Sunday was our gaming group “Hallowe'en One Shot” (which is now at least a “duo shot” as we didn't finish) and for some reason, I got to thinking about the penalty differences between AD&D and D&D5.
Everyone in our group started out playing AD&D (or the original Dungeons and Dragons) and in that system, if you are trying to hit something you can't see, you subtract 4 from your (20-sided) die roll (d20) when trying to hit it. But in D&D5, you roll two 20-sided dice (2d20) and take the lower value (called “disadvantage”). I was curious as to the actual difference between the two. I did a bit of programming and I got the following graph:
Along the X-axis is AC. In AD&D goes from 10 (basically, nothing) to -10 (nigh impossible to hit) while in D&D5, it goes from 10 (basicaly nothing) to 30 (nigh impossible to hit), so the range is the same. So the X-axis is AC, going from 2 to 20. In both systems, rolling a 1 is an automatic miss, so I'm not bothering with even listing an AC of 1. The Y-axis is the probability of hitting said AC, from 1 (always a hit) to 0 (always amiss).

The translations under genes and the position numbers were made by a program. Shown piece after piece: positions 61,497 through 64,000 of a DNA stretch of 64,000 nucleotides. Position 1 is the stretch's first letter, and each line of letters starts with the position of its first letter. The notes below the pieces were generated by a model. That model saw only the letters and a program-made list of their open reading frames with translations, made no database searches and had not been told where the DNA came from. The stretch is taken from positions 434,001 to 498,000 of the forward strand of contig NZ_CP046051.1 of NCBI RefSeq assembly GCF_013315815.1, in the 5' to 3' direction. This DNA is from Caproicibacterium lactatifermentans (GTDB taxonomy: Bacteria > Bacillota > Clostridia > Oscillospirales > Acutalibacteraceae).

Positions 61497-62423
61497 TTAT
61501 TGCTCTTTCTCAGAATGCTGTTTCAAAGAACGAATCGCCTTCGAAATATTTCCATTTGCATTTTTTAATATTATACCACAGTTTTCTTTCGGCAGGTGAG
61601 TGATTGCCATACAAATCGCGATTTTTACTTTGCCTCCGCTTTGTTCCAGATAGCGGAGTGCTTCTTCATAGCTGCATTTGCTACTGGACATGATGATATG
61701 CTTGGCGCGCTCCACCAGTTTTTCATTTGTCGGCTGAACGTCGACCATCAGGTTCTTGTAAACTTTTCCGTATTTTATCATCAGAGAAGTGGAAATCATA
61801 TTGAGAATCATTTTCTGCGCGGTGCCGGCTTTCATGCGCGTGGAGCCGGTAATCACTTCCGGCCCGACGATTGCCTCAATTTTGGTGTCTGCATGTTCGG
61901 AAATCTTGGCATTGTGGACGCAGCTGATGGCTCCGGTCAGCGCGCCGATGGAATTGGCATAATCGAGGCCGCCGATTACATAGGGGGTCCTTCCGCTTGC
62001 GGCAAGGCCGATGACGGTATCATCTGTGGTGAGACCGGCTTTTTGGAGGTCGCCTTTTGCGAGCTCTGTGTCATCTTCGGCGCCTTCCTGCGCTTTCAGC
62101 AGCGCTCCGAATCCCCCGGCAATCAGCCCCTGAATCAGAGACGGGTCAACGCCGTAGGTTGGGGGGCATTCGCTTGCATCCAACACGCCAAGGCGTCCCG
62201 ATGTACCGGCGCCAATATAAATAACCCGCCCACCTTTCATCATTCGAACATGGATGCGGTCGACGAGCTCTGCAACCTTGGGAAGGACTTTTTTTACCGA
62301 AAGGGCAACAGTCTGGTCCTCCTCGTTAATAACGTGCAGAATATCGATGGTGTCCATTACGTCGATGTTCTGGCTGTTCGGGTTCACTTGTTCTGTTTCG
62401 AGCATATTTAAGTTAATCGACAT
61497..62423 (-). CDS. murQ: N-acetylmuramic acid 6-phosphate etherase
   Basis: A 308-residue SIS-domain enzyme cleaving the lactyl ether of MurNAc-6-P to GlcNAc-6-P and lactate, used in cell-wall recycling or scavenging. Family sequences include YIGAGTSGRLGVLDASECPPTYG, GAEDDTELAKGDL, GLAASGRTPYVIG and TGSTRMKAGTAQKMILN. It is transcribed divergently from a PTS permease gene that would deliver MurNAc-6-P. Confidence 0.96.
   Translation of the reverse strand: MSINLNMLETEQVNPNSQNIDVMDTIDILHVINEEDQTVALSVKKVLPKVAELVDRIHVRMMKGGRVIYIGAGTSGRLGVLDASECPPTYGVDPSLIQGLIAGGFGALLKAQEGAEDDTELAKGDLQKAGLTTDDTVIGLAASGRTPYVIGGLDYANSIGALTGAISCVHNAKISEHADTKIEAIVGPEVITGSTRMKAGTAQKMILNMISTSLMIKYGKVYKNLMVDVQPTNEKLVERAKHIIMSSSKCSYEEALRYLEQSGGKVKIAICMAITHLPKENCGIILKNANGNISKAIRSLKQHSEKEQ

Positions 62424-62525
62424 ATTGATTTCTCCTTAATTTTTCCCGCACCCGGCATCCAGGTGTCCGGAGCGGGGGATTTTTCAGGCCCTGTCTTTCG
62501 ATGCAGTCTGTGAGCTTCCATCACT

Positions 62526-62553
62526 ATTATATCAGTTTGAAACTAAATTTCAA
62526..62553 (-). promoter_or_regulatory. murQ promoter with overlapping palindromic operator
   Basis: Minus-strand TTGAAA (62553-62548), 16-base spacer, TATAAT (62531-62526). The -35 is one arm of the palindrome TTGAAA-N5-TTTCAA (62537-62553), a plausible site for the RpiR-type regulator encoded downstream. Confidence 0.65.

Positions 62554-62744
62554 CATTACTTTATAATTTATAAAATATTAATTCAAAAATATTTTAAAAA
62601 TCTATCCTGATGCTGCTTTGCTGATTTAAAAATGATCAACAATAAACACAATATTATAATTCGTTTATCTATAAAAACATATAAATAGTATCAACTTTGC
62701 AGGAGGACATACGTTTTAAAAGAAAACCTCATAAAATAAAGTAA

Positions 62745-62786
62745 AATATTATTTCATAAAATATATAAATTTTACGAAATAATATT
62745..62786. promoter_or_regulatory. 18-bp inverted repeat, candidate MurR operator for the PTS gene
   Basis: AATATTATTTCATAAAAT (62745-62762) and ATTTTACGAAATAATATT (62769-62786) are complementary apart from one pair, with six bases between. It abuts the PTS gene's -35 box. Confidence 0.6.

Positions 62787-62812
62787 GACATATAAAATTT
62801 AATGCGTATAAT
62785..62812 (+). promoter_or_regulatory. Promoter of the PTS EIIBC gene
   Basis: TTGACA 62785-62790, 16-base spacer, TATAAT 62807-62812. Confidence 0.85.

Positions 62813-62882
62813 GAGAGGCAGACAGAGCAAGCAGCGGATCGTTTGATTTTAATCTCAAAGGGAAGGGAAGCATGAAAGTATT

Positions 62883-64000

The red line (the one cutting diagonally across the middle) is just the result of rolling a d20 and is prety much what one would expect, a straight line. The light-green line (the lower diagonal line) is the AD&D penalty of subtracting four from a d20 (d20-4). Again, it's a straight line but giving a lower chance of hitting.
What I find fascinating is the blue line (the lower curved line). This is the D&D5 “disadvantage” roll. What's interesting about this is that at lower and higher ACs, it's better than a -4 penalty, but between ACs of 7 to 15, it's worse!
When I saw that, I just had to do the plot with a bonus. The purple line (the upper diagonal line) represents a d20+4, and the curved dark green line (the upper curved line) is the D&D5 “advantage” roll—where you roll 2d20 and take the higher. It's the opposite of “disadvantage”—you do worse at lower and higher ACs, but better between ACs of 7 and 15.